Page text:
Nutrition: Baby and Beyond (cont.)
Member: Why is it unacceptable to feed my 6-month-old milk, but my pediatrician recommended that I give her yogurt?
Dr. Paula: Ordinary milk is processed in a way that is difficult for the infant gut to utilize and the result can be nutritional deficiency and iron deficiency anemia when ordinary milk is used in the place of breast milk or formula before age 1. Another problem with ordinary milk is that the lactose is difficult to digest and yogurt is a lactose-free way to introduce a semi-solid to your infant's growing menu. Be sure you use active live-culture yogurt, preferably whole milk yogurt, for your infant to ensure adequate fat intake and to address the lactose issue. Only live culture guarantees that lactose will not be a problem.
For more fun information about this subject, you might want to check out Chapter 11 of my Good Nutrition Guide for Babies, Toddlers, and Preschoolers. It's called "The Good and Bad 'Moos' About Milk."
Member: My 1-year-old weaned herself off formula but won't really drink milk. Sometimes she drinks it; mostly she just lets it dribble back out of her mouth. She's eating table food and drinking juice and water. Should I be concerned about her not wanting milk?
Dr. Paula: First, dump the juice. Even if it's calcium-fortified, it is nutritionally imbalanced and does more harm than good. Your 1-year-old doesn't need as much milk as you probably think. Remember that a slice of cheese is equivalent to 2-4 ounces of milk depending on the quality of the cheese, so home-made pizza and cereal with milk and a little yogurt more than covers most infant's calcium and vitamin D needs. For a true milk rejecter, you may need a vitamin D supplement to be sure your child gets enough. Your doctor can prescribe that. A 1-year-old needs only 16 ounces equivalent of milk a day.
Some infants reject milk because they experience discomfort when drinking it from lactose intolerance, although this is not as common as people think. You might try lactose-free milk but you will have to search for whole milk versions and they are difficult to find. True milk allergy is very rare and very obvious in that your infant would not just reject milk but would also have physical signs you could not miss. Most infants reject milk because they are in need of other types of textures and foods and it is the parent who is usually most anxious as a result of not knowing how different the needs of a toddler are from the huge milk needs of early infancy. Count the ounces in these other dairy products before deciding to continue urging milk on your infant. And never offer chocolate milk as an incentive.
Member: My baby has breast milk intolerance when I eat milk products. There is a family history of food allergies. Our doctor has told me not to eat any milk, wheat, or soy products. Why is she having a reaction and is it the breast milk?
Dr. Paula: Your doctor has put you on the right track as far as protecting your infant from future allergies. The protein of cow's milk passes easily into breast milk much the way that medications do. So, you are feeding your baby cow's milk through your breasts to a degree when you ingest cow's milk products yourself. This is not uncommon. Even moms without strong allergic histories should be cautious with their cow's milk intake during the nursing period and remember you don't need to drink milk to make milk. Cows eat grass!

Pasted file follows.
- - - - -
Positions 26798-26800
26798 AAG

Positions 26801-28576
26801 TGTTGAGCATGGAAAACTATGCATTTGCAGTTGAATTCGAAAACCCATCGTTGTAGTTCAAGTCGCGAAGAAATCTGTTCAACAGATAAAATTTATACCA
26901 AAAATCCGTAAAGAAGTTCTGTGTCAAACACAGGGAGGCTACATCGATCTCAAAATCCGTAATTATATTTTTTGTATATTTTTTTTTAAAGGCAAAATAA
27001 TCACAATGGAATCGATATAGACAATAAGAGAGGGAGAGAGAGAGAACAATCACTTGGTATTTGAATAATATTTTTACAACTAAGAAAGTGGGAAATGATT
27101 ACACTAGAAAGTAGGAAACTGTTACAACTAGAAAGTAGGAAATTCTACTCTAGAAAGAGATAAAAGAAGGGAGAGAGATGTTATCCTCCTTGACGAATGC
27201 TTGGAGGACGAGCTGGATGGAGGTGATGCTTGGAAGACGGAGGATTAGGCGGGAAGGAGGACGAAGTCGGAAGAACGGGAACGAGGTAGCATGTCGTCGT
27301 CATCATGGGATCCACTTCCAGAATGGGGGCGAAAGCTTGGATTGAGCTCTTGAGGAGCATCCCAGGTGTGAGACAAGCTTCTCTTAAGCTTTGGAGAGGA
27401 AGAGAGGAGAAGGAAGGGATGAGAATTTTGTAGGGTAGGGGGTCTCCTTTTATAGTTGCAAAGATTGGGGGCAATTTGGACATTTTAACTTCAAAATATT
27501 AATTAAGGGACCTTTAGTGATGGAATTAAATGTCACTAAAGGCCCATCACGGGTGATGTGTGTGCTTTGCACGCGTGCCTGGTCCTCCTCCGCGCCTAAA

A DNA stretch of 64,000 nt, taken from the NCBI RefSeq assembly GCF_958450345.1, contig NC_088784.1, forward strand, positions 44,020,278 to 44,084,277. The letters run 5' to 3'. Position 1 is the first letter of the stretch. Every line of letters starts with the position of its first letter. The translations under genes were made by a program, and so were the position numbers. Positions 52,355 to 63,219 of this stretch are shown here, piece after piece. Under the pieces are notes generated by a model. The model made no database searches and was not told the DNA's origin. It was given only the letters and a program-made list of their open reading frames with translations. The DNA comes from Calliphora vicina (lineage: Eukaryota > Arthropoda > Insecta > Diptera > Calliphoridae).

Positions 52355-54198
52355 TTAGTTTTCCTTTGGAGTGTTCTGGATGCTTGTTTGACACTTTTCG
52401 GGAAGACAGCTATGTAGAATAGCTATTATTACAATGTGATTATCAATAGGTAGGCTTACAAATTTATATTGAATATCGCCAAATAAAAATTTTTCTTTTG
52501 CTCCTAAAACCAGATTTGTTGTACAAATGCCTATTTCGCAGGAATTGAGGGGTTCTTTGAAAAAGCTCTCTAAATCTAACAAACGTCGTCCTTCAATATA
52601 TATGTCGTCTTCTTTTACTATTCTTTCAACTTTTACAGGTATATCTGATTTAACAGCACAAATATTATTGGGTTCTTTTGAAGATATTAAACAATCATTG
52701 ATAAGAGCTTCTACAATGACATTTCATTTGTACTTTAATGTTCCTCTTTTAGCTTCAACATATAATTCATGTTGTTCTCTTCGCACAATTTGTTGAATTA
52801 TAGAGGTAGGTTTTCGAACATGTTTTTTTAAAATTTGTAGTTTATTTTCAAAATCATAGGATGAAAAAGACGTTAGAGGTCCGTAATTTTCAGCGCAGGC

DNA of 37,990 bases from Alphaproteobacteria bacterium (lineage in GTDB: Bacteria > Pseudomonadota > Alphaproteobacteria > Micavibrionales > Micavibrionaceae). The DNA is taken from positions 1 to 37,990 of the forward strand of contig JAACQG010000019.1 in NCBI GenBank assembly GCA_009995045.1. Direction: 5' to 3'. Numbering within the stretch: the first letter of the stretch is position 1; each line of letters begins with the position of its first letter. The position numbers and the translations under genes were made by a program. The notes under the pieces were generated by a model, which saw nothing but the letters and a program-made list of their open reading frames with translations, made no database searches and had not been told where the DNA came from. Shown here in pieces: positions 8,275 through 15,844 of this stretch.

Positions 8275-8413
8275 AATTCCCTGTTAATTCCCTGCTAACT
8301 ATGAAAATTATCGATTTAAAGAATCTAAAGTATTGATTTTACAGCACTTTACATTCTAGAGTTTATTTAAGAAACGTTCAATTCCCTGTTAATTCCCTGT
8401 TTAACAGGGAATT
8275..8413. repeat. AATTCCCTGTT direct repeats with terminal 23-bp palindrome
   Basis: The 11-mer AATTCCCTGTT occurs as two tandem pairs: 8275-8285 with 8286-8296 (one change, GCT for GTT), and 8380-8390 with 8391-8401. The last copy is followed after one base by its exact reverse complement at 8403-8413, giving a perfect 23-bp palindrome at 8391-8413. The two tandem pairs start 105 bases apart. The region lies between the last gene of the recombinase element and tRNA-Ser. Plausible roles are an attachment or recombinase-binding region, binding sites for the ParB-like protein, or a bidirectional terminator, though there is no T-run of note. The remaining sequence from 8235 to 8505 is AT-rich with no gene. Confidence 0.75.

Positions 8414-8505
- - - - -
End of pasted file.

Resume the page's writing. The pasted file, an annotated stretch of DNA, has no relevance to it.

Dr. Paula: I drove my poor mom crazy as a kid, not eating anything she fed me. Can anything be done to avoid getting a taste of my own medicine as a parent? Or are picky eaters born that way?
Dr. Paula: Picky eaters are made, not born, and usually they are made by example. I suggest that you broaden your own food choices if you are still picky as a way of modeling good eating habits for your child. Don't expect quick results, but in the long run, the more variety both in color and category of foods that you present to your infant, the more likely you will avoid the picky eater syndrome. Vegetables and fruits are usually eagerly eaten when they are presented as finger foods and in interesting shapes.
Don't overreact to your growing infant's choosiness, which is not the same as picky eating. Your infant's interest in round shapes should only lead you to provide round food at the right age (meaning early toddlerhood). This is not an introduction to picky eating. Parents are very often hyper-eager to introduce new and interesting foods to their child's menu but choosing carefully extends to safety issues as well as nutritional ones. Your infant's gag reflex goes a long way to guiding you so that if your baby returns foods that you think are soft enough, that is probably a signal that the foods were not soft enough for safety. A good early finger food is a soft-baked french fry along with soaked Cheerios, but never leave your child unwatched while eating and aim for appropriate shapes that fit not only in your child's hand comfortably but also cannot block your child's airway. Anything larger than a nickel needs to be cut smaller. Number one foods to be avoided are: carrot sticks, all nuts, hot dogs, and popcorn. I'm also a fruit fan but avoid berries unless you squash them first and your baby is over a year of age. They make unfortunately perfect plugs.
Moderator: Grapes too!
Member: What is your opinion of the impact of Bovine Growth Hormone (bGH)? Do you give your daughter milk from cows that could have been injected with this hormone?
Dr. Paula: Mounting evidence is pointing to the risks involved in additives for any kind for children's foods including hormones in milk. However, as the story is not yet complete, most milk products, with the exclusion of formula, do contain hormone additives. To the extent that you can avoid any food additives without compromising your child's total nutrition, you should aim for purity of food.